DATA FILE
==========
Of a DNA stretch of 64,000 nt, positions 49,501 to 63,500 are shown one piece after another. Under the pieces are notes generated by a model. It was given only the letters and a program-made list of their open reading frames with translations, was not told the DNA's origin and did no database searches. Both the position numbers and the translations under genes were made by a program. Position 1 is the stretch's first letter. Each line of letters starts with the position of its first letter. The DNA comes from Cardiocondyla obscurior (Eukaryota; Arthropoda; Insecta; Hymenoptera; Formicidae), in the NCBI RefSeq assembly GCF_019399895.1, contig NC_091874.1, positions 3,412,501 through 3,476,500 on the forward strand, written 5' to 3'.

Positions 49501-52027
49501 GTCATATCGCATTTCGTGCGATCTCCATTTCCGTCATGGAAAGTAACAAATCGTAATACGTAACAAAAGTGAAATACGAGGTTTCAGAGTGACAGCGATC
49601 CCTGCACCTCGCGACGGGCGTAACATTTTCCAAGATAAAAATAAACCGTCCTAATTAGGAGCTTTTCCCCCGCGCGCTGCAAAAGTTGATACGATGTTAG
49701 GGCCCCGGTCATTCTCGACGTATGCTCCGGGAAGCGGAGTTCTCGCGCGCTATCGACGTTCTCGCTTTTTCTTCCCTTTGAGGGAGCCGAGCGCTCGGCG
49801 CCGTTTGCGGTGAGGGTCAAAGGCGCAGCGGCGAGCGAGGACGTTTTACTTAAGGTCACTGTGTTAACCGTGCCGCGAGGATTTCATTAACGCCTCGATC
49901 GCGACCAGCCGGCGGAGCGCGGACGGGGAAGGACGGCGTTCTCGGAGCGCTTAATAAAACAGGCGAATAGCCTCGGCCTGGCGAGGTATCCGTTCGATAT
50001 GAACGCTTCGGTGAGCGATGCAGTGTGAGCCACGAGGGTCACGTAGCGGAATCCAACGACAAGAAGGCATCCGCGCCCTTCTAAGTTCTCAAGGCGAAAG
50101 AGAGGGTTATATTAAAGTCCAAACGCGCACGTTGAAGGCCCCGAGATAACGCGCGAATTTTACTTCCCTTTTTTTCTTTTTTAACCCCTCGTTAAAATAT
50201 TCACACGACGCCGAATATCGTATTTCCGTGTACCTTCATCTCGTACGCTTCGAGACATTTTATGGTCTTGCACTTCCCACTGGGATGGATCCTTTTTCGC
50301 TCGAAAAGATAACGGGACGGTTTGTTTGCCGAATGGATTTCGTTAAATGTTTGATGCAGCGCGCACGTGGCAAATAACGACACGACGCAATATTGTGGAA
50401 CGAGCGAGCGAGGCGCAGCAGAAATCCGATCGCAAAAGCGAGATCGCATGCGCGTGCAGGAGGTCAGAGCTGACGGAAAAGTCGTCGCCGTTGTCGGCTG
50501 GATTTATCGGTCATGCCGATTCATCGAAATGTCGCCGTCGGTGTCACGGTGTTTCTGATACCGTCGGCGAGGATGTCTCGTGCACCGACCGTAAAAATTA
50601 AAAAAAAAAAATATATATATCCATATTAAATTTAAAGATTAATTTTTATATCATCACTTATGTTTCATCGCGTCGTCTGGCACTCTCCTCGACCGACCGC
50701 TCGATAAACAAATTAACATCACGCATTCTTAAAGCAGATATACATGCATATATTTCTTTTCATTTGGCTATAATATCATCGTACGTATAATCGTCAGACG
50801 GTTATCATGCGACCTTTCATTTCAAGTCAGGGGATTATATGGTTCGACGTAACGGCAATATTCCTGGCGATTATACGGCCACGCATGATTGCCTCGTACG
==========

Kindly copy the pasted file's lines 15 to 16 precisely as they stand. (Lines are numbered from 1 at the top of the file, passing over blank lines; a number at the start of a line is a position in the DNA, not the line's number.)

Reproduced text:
50701 TCGATAAACAAATTAACATCACGCATTCTTAAAGCAGATATACATGCATATATTTCTTTTCATTTGGCTATAATATCATCGTACGTATAATCGTCAGACG
50801 GTTATCATGCGACCTTTCATTTCAAGTCAGGGGATTATATGGTTCGACGTAACGGCAATATTCCTGGCGATTATACGGCCACGCATGATTGCCTCGTACG